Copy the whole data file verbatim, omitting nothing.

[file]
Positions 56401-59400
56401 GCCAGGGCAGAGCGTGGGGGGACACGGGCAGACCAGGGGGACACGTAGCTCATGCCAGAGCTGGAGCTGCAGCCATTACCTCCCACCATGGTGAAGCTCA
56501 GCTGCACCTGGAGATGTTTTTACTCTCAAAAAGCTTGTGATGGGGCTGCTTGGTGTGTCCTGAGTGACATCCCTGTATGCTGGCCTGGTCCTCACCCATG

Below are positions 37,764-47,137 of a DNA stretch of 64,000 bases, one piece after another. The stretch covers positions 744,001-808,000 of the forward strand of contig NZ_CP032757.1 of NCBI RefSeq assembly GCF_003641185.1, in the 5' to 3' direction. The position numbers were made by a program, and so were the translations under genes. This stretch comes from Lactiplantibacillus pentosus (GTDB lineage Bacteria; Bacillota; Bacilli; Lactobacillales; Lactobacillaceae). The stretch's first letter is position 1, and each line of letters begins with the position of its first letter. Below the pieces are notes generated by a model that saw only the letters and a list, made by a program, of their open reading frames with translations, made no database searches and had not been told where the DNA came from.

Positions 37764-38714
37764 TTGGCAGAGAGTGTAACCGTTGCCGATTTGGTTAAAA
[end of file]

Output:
Positions 56401-59400
56401 GCCAGGGCAGAGCGTGGGGGGACACGGGCAGACCAGGGGGACACGTAGCTCATGCCAGAGCTGGAGCTGCAGCCATTACCTCCCACCATGGTGAAGCTCA
56501 GCTGCACCTGGAGATGTTTTTACTCTCAAAAAGCTTGTGATGGGGCTGCTTGGTGTGTCCTGAGTGACATCCCTGTATGCTGGCCTGGTCCTCACCCATG

Below are positions 37,764-47,137 of a DNA stretch of 64,000 bases, one piece after another. The stretch covers positions 744,001-808,000 of the forward strand of contig NZ_CP032757.1 of NCBI RefSeq assembly GCF_003641185.1, in the 5' to 3' direction. The position numbers were made by a program, and so were the translations under genes. This stretch comes from Lactiplantibacillus pentosus (GTDB lineage Bacteria; Bacillota; Bacilli; Lactobacillales; Lactobacillaceae). The stretch's first letter is position 1, and each line of letters begins with the position of its first letter. Below the pieces are notes generated by a model that saw only the letters and a list, made by a program, of their open reading frames with translations, made no database searches and had not been told where the DNA came from.

Positions 37764-38714
37764 TTGGCAGAGAGTGTAACCGTTGCCGATTTGGTTAAAA